Returning showrunner Russell T. Davies was wise to sideline Gallifrey back in 2005 — the vast "Doctor Who" canon can be intimidating to newcomers — and it's arguably equally beneficial to keep the Time Lords out of the way now. Like Daleks, Cybermen, Sontarans and Zygons, however, Gallifrey is so intertwined with the show's lore that we'd be surprised if it stays dead forever. Besides, now that the Doctor has teased the existence of other Time Lords known as the Bishop, the Conquistador, the Pedant and the Sagi-Shi, we'd really like to meet them.

As for the Master, he was last sighted on an imploding planet at the end of final Thirteenth Doctor (Jodie Whittaker) story "The Power of the Doctor" (2022), while the Toymaker later claimed he'd imprisoned the renegade Time Lord in his gold tooth. If he was anyone else we'd say he was doomed, but if "Doctor Who" has taught us anything, it's that the Master always finds a way. The bigger question, perhaps, is who might be playing them when they return.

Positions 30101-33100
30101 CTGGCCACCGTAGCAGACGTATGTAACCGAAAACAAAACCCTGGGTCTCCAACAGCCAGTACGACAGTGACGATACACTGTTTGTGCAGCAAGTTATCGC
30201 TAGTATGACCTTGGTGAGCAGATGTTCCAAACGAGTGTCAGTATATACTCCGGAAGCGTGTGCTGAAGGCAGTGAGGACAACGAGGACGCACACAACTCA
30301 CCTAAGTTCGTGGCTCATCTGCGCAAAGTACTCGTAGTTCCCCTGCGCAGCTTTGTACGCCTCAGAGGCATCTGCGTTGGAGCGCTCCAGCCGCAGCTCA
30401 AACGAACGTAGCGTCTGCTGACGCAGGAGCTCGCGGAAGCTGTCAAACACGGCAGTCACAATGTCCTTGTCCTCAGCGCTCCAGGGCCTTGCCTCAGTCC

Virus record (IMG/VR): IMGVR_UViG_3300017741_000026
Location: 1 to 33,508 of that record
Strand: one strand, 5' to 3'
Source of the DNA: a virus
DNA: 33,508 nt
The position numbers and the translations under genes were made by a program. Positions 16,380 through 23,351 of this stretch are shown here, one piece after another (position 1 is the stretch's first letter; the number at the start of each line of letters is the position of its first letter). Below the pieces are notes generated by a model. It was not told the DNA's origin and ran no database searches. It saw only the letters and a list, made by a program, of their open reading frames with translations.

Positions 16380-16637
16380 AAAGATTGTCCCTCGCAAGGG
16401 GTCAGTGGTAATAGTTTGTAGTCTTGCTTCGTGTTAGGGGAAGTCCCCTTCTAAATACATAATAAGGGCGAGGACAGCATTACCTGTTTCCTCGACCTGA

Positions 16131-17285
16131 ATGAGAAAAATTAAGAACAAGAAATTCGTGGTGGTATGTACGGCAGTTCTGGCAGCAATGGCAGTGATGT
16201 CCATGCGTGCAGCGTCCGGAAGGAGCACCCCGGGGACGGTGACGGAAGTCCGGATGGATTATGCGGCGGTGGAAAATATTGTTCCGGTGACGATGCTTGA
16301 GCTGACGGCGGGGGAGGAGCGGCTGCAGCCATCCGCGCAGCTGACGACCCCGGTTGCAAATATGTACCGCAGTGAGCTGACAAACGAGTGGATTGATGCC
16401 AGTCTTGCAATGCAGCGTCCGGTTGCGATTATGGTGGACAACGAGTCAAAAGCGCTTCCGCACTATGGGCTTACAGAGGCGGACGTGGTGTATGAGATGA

"Doctor Who" streams on BBC iPlayer in the UK and Disney Plus elsewhere in the world. New episodes debut at 7pm ET/4pm PT on Fridays, and midnight on Saturdays in the UK. Our guide to watching new "Doctor Who" episodes explains more.

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Richard Edwards Contributor

Richard's love affair with outer space started when he saw the original "Star Wars" on TV aged four, and he spent much of the ’90s watching "Star Trek”, "Babylon 5” and “The X-Files" with his mum. After studying physics at university, he became a journalist, swapped science fact for science fiction, and hit the jackpot when he joined the team at SFX, the UK's biggest sci-fi and fantasy magazine. He liked it so much he stayed there for 12 years, four of them as editor. 

He's since gone freelance and passes his time writing about "Star Wars", "Star Trek" and superheroes for the likes of SFX, Total Film, TechRadar and GamesRadar+. He has met five Doctors, two Starfleet captains and one Luke Skywalker, and once sat in the cockpit of "Red Dwarf"'s Starbug.  

  • steve_foston
    Another twist to come, perhaps, the Doctor's grandchild Susan settled on Earth in the 1960's and presumably she is from Gallifray too - he storyline has been very quiet about her and her own children